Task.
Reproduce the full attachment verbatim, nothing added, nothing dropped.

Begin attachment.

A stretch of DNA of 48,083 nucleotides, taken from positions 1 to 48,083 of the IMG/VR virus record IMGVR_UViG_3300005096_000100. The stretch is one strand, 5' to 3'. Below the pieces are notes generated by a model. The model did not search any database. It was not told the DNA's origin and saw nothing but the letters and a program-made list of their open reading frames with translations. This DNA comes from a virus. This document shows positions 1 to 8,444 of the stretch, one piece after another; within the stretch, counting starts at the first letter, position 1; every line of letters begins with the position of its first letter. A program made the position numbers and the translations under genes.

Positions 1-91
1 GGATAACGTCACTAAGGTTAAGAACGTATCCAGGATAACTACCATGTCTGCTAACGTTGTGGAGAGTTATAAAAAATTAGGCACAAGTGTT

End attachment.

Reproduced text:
A stretch of DNA of 48,083 nucleotides, taken from positions 1 to 48,083 of the IMG/VR virus record IMGVR_UViG_3300005096_000100. The stretch is one strand, 5' to 3'. Below the pieces are notes generated by a model. The model did not search any database. It was not told the DNA's origin and saw nothing but the letters and a program-made list of their open reading frames with translations. This DNA comes from a virus. This document shows positions 1 to 8,444 of the stretch, one piece after another; within the stretch, counting starts at the first letter, position 1; every line of letters begins with the position of its first letter. A program made the position numbers and the translations under genes.

Positions 1-91
1 GGATAACGTCACTAAGGTTAAGAACGTATCCAGGATAACTACCATGTCTGCTAACGTTGTGGAGAGTTATAAAAAATTAGGCACAAGTGTT